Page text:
The slide notes contain an entire paragraph which is rather confused and needs to be intensively revised:
The snapshot state file uses a .vmsn extension and stores metadata about each active virtual machine. A .vmsn file is created for each snapshot taken. The .vmsn file contains the name of the VMDK, the display name and description, and an identifier of each snapshot.Correct:
The first phrase is a mess! A .vmsn file contains a fairly complex structure layout which holds the physical memory runs, the VM configuration data, CPU registers, and even a PNG thumbnail of the VM screen at the time the snapshot was taken. This file is tied up only to its related VM, and does not "store metadata about each active virtual machine" as notes state. Every VM will have its/their own .vmsn file(s), one per each snapshot taken.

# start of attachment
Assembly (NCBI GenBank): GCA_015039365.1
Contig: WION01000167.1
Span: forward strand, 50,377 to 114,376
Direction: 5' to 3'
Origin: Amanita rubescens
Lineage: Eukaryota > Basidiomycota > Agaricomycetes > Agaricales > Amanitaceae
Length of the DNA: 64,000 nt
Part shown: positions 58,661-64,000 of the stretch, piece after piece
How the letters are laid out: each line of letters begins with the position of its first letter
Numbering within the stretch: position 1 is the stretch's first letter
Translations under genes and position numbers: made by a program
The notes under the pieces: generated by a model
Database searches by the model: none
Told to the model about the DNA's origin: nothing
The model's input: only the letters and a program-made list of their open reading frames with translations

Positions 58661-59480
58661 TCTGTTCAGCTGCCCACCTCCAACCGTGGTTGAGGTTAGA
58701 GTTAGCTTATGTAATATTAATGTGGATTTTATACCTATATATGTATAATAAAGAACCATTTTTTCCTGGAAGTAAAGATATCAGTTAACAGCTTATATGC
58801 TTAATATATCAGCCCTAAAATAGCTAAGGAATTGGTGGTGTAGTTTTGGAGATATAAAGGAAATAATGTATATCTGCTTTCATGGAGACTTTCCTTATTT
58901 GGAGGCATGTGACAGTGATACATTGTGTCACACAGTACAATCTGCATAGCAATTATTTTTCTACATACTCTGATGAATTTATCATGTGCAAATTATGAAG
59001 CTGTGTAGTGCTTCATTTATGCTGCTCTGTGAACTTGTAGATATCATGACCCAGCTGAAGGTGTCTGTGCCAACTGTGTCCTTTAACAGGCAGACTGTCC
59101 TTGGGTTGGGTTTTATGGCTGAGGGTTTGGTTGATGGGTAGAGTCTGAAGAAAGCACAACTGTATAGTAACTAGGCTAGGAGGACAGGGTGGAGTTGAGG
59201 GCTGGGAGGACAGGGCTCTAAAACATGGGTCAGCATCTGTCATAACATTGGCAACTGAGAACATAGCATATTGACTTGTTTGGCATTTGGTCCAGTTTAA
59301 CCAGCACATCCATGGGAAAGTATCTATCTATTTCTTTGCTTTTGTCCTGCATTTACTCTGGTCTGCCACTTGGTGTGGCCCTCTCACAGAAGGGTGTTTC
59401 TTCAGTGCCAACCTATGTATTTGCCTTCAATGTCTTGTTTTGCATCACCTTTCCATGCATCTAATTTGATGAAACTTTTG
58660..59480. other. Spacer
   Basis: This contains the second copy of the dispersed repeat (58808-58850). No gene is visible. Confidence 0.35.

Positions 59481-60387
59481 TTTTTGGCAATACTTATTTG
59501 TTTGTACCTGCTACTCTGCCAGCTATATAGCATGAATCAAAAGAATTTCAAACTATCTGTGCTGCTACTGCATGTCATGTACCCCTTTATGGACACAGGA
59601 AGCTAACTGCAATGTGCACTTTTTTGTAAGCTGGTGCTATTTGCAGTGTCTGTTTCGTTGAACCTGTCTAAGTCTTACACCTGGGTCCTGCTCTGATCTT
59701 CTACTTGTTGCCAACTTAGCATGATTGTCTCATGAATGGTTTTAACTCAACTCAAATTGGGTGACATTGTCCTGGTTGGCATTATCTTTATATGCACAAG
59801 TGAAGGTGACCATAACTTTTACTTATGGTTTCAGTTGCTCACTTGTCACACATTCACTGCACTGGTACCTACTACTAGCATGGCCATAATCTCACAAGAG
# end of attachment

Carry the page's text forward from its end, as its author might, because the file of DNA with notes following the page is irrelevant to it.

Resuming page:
What is being described, instead, in the third phrase is the .vmsd file, aka the snapshot list file, not the .vmsn one as the notes state.Info:
An advanced memory forensics framework, Volatility, can analyze VMware snapshot files. It is also possible to convert a .vmsn file to a raw dd-style memory dump by extracting the physical memory runs to a separate file by using the Volatility imagecopy plugin.